By calling himself “Lord of the Sabbath,” Jesus is also describing himself and his ministry in terms of the Sabbath—his rule is a sabbath lordship, his kingdom a sabbath realm. As he says: “Come unto me, all you who labor and are heavy-laden, and I shall give you rest (Mt. 11:28).” And on that day when every knee shall bow and every tongue confess that Jesus is Lord, when his rule is from one end of the earth to the other, and he shall judge the nations with equity and rule them with peace, then all of time, and all of creation will be eternal sabbath rest. As John’s Revelation puts it, a timeless, endless day when “They shall rest from their labors, for their works shall follow them.” As Charles Wesley said it in a hymn he composed, “This is the day which God has blessed, the brightest of the seven, Type of that everlasting rest the saints enjoy in heaven.”

But Jesus’ actions are also bold and provocative, and not just his words. He did not restrain himself, nor his disciples from plucking heads of grain from the fields, rubbing them in their hands, blowing away the chaff, and eating the raw kernels. Not as tasty as bread, but adequate to stilling hunger pains, for a while. They were obviously doing that at such a time and place where they could be seen. As long as they only ate what they needed as they passed by the field, to still their hunger, it was not theft. The farmer would actually consider it an honor, the honor of hospitality.

The other bold and provocative thing Jesus did was to heal the man with the withered hand on the sabbath in full view of his enemies whom he knew were just waiting for him to do that. Now the man with a withered hand is not only disabled, he is an outcast, unclean. In his culture, as in much of the world today, you reserve one hand, usually the left hand, for matters of personal hygiene, while the other hand, usually the right, is reserved for eating, touching and shaking other hands. Stick the wrong hand into the rice bowl, and immediately you are dining alone. This poor man, having only one functioning hand, must ever eat by himself, from his own plate, at his own table most likely, and has long lacked contact with other hands and bodies.

And this is what got Jesus most angry and upset: not whether anyone had walked too far on the sabbath to get to the synagogue, not whether anyone’s bread or soup took too long to cook and had to be finished after sunset, but the hardness of heart in that synagogue. Telling the poor man with one good hand, “Come tomorrow to have your hand restored, because today is the Sabbath” is hardness of heart. Its even contrary to the meaning of the Sabbath, for Sabbath is about release, renewal and the restoration of creation. And its about the worship and glory of God.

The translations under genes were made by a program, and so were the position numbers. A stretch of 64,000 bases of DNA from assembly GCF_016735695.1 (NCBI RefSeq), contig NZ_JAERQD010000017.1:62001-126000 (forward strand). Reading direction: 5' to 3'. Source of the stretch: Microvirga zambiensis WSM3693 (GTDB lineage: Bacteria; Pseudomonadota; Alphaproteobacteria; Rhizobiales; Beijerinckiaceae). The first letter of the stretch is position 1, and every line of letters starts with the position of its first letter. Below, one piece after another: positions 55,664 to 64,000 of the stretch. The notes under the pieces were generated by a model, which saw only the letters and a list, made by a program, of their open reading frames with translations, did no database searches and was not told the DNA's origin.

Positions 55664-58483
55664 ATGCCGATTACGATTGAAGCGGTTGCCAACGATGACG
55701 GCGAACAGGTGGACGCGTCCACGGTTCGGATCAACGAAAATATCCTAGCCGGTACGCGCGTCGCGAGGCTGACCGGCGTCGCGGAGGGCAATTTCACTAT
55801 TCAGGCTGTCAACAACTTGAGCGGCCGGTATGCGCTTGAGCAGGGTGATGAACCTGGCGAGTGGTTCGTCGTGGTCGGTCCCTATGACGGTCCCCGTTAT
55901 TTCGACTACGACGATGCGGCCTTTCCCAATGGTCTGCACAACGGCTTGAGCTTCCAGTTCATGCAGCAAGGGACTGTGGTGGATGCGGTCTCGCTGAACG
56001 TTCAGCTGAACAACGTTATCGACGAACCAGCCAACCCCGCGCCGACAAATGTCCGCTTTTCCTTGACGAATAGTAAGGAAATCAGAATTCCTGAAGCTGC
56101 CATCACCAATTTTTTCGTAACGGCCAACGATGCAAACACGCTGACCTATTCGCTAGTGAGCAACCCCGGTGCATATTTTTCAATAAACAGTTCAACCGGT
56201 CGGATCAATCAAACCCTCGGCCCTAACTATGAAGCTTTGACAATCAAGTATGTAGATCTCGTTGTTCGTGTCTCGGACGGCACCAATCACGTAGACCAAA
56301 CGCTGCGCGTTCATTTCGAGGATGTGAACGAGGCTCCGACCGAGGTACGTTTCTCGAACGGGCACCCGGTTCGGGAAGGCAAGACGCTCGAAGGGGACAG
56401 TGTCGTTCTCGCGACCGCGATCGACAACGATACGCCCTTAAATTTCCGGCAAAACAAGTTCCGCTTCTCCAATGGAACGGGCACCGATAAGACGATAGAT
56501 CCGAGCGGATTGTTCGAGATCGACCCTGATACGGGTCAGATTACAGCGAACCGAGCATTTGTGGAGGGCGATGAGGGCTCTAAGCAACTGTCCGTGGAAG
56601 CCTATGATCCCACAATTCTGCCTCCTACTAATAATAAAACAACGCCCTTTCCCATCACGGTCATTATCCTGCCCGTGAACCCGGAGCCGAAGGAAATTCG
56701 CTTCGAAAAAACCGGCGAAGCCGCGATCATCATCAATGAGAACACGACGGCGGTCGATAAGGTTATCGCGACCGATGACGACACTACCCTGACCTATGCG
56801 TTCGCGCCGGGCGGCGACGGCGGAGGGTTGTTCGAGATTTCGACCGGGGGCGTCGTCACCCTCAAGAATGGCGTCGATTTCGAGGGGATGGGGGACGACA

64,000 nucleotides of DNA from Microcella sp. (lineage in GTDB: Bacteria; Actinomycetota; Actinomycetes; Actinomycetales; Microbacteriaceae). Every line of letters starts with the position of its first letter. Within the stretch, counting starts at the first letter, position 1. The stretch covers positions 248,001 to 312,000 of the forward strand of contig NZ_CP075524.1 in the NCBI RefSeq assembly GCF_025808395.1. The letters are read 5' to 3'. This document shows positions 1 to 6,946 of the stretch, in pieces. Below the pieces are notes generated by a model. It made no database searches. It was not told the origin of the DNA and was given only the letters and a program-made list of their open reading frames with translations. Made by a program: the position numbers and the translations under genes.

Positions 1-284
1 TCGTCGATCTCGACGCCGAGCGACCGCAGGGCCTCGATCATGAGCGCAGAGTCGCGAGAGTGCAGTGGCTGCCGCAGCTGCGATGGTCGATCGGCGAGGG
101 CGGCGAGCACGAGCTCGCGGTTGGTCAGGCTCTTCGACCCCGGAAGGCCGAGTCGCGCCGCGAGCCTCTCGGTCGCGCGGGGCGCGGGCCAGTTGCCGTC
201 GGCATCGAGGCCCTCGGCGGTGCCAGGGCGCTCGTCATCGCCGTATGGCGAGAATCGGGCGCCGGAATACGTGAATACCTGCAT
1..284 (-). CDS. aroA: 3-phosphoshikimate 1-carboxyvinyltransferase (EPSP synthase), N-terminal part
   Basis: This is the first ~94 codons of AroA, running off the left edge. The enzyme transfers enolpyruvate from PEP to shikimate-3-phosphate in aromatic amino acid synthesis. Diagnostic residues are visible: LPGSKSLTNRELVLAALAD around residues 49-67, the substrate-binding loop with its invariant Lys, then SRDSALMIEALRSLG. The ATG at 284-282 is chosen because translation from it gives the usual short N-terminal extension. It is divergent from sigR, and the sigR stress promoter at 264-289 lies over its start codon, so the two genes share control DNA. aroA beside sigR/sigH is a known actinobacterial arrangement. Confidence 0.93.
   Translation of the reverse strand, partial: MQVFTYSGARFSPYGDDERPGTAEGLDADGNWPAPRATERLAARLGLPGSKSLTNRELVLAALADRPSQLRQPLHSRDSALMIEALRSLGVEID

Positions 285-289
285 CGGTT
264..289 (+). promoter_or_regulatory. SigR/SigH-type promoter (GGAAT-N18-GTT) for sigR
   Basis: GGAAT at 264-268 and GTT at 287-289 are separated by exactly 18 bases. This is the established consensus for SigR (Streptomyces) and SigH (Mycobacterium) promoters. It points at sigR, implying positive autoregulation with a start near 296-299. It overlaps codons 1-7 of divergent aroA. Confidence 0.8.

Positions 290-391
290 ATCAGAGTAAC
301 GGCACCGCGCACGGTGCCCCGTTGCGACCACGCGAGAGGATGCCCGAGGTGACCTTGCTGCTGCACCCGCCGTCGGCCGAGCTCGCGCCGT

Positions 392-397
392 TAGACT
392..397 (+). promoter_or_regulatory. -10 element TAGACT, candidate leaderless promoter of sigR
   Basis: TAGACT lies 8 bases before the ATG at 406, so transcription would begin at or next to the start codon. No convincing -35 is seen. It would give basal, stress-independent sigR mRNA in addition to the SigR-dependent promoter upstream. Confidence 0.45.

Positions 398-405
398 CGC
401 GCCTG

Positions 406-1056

So here’s a bold, provocative thing that I would like to place before us, that I see in today’s passage: the opposite of sabbath is not just work. Sabbath requires release from work, yes. But the real opposite of the true meaning of sabbath is hardness of heart. A true sabbath contributes to tender-heartedness. And that’s the second thing I mentioned that these two back-to-back stories have in common: hardness of heart. There is hardness of heart in the lack of compassion for hungry disciples and a disabled man. There is also hardness of heart in the unwillingness of those scribes and Pharisees to even reconsider their actions and their attitudes, hardness of heart in their resistance to learning, challenge and changing if it means having to say, “I am sorry; I was wrong.” Both of those kinds of resistance entail hard, endless work. And if those two things aren’t hard enough, they can’t let themselves celebrate and glorify God when the man does get healed. Instead, they gather to plot murder, more very hard work. Stopping up the well springs of compassion, and holding both the comforts and the correction of God at arms length is tough, soul-killing work.

So, here are three lessons from these stories for Jesus’ disciples: 1) The sabbath is still important for Jesus’ disciples because it was important to Jesus. He did not come to abolish the commandments but to fulfill them. The early church did not abandon the sabbath, as much as they transformed it. Not long into church history our Gentile Christian ancestors were gathering for worship on Sundays, in honor of Jesus’ resurrection, while Jewish Christians continued to meet on Friday nights. From that I take it that which day is the sabbath is not as important as that we take a sabbath. Especially in an age when productivity is king, when more work seems to be loaded on to fewer workers, when ever-increasing demands and distractions come at us from ever-increasing directions, when the chief justification for our existence is efficiency, we need the spiritual and relational reset button that is the Sabbath more, not less.